Children’s Achievement and Personal and Social Development in a First-Year Reading Recovery Program With Teachers in Training
Quay, L. C., Steele, D. C., Johnson, C. I., & Hortman, W. (2001). Literacy Teaching and Learning: An International Journal of Early Reading and Writing, 5(2), 7-25.
Quay, Steele, Johnson, & Hortman compared Reading Recovery children in a Georgia school district with a control group who were equivalent in gender, ethnicity, and achievement.
“At the end of the school year, multivariate and univariate analyses of variance indicated that the Reading Recovery children were significantly superior to the control group children on (a) The Iowa Test of Basic Skills Language Tests; (b) The Gates-MacGinitie Reading Test; (c) the six tests of An Observation Survey of Early Literacy Achievement; (d) classroom teachers’ assessments of achievement in mathematics, oral communication, reading comprehension, and written expression; (e) classroom teachers’ ratings of personal and social growth in work habits, following directions, self-confidence, social interaction with adults, and social interaction with peers; and (f) promotion rates” (p. 7).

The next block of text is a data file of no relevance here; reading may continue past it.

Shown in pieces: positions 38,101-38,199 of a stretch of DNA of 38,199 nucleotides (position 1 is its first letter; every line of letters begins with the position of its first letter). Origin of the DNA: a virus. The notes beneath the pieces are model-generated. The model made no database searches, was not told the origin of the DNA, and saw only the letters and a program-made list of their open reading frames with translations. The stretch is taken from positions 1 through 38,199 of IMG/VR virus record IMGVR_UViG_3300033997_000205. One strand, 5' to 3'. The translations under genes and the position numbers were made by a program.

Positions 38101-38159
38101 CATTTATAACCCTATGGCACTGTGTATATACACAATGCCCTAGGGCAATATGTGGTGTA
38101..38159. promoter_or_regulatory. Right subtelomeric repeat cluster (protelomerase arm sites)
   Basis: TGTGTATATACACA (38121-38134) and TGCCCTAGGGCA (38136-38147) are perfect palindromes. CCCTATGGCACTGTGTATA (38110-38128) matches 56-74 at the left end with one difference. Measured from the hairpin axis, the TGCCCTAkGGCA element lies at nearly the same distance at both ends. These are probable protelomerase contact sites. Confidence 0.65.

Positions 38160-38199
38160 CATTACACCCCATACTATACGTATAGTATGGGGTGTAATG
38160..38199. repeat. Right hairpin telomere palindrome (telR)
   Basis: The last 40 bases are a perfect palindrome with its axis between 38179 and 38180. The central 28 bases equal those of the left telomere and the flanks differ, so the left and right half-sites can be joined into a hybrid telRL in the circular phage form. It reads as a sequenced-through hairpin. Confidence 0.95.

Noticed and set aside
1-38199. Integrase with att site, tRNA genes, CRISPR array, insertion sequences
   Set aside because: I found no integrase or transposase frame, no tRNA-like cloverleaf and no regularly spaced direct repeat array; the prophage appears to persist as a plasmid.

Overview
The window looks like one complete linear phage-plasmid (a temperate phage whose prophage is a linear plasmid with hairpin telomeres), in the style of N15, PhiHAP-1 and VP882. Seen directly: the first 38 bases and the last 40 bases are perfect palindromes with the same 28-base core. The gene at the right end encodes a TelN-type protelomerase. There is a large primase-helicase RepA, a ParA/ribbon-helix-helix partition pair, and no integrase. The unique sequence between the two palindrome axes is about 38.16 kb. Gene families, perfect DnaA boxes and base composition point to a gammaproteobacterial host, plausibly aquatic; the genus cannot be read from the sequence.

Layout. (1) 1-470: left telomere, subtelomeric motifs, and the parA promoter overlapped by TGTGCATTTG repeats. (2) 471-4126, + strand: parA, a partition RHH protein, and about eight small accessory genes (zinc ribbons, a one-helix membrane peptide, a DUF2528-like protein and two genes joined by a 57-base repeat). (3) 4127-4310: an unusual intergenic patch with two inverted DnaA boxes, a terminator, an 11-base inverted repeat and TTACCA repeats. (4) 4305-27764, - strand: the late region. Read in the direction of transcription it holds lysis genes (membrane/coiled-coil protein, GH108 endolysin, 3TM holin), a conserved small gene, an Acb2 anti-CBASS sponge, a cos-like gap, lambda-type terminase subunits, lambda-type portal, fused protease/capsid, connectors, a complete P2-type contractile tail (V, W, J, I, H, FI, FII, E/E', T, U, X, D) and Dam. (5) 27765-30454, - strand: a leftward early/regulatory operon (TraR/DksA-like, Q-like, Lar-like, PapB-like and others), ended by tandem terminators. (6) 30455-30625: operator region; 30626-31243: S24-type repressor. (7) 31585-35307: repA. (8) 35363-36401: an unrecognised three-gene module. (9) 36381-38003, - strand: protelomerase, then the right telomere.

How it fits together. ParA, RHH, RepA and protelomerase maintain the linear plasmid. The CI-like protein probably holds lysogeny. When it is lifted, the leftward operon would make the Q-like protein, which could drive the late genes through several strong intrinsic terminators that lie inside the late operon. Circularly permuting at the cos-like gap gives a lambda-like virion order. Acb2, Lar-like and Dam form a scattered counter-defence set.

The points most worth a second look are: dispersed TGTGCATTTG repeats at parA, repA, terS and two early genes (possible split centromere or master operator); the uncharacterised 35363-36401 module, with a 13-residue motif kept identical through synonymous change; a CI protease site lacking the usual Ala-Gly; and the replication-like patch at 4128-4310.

These results are especially significant considering that all teachers in this study were in their initial training year.
For more information:
This abstract first appeared in What Evidence Says About Reading Recovery (2002). Columbus, OH: Reading Recovery Council of North America.
- Overall effectiveness
- Learning of at-risk children
- Comparing instructional models
- Helping at-risk children
- Phonological processing skills
- Experimental evaluation
- Meta-analysis of U.S. schools
- Children’s achievement
- English language learners
- Spanish-speaking children
- Bilingual student success
- Early intervention evidence
- Outcomes for low readers